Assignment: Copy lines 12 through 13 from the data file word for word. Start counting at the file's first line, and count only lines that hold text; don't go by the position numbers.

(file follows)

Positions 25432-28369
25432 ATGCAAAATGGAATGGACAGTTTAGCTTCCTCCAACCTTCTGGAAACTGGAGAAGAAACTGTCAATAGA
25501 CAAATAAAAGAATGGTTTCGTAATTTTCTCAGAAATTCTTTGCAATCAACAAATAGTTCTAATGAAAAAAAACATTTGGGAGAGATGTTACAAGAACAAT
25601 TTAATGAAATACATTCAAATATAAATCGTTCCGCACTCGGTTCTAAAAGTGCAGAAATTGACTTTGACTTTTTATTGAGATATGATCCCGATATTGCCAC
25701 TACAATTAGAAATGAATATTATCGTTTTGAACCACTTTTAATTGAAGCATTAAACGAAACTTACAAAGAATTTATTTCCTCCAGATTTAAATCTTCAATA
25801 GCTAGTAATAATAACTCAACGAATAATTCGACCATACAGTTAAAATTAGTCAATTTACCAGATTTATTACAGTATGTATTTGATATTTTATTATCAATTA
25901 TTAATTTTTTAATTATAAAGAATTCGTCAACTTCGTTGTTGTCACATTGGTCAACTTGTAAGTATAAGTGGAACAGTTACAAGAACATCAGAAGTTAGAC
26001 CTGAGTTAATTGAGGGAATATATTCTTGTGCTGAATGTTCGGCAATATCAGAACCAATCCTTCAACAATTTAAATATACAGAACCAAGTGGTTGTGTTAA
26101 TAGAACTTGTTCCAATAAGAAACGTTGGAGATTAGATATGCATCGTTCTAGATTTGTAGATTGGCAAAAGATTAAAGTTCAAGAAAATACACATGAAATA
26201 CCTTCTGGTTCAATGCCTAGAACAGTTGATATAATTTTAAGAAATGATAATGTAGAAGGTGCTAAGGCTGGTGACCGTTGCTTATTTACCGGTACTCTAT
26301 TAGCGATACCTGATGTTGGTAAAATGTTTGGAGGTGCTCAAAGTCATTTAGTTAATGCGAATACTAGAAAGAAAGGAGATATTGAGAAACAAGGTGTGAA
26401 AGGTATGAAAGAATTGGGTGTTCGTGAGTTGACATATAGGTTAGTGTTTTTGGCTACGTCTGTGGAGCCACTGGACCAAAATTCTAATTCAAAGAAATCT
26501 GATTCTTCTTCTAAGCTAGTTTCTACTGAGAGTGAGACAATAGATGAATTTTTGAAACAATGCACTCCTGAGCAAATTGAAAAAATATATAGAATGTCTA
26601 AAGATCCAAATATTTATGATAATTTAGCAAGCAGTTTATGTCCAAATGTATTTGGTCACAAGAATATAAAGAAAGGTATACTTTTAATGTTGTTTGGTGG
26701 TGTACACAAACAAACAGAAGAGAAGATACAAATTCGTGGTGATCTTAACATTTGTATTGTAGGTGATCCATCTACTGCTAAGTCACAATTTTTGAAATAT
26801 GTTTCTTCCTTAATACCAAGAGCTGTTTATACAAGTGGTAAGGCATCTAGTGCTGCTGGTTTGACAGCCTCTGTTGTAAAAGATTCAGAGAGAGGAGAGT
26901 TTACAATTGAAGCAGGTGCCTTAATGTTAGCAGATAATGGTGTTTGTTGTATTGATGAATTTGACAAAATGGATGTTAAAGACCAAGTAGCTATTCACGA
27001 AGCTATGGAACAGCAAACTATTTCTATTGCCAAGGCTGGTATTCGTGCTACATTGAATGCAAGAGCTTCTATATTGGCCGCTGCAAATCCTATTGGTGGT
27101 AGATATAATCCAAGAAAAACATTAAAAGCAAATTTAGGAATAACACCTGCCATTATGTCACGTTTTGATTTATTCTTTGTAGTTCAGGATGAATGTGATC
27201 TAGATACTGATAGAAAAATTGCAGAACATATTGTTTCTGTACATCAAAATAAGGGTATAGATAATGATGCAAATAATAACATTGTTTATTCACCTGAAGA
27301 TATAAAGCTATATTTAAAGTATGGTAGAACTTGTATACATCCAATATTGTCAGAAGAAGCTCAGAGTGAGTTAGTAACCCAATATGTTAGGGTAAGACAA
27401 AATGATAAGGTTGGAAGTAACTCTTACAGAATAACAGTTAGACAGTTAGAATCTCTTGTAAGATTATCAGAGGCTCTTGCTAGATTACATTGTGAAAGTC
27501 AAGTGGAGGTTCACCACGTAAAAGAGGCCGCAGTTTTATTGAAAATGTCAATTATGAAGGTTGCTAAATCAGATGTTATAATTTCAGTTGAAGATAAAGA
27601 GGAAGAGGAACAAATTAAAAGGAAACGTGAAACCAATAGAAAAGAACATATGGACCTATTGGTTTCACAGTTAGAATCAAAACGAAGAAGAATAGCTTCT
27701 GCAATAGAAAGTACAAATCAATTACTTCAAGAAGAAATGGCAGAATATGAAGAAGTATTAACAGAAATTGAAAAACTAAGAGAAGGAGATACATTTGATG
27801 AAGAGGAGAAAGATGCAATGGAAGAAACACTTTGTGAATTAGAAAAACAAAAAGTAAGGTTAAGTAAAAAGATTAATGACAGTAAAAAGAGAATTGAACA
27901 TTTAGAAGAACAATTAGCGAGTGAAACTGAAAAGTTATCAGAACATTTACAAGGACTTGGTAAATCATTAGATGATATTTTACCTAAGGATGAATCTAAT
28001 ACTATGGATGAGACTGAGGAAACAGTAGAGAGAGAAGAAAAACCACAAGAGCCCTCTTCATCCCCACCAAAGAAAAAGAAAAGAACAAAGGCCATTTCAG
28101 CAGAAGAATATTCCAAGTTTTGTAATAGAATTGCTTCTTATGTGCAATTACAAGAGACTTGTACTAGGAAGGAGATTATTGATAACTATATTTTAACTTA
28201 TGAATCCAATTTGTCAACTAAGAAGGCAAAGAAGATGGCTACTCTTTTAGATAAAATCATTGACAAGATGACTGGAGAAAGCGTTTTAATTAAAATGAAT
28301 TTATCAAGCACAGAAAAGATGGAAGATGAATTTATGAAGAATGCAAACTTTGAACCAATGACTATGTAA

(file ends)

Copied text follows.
26401 AGGTATGAAAGAATTGGGTGTTCGTGAGTTGACATATAGGTTAGTGTTTTTGGCTACGTCTGTGGAGCCACTGGACCAAAATTCTAATTCAAAGAAATCT
26501 GATTCTTCTTCTAAGCTAGTTTCTACTGAGAGTGAGACAATAGATGAATTTTTGAAACAATGCACTCCTGAGCAAATTGAAAAAATATATAGAATGTCTA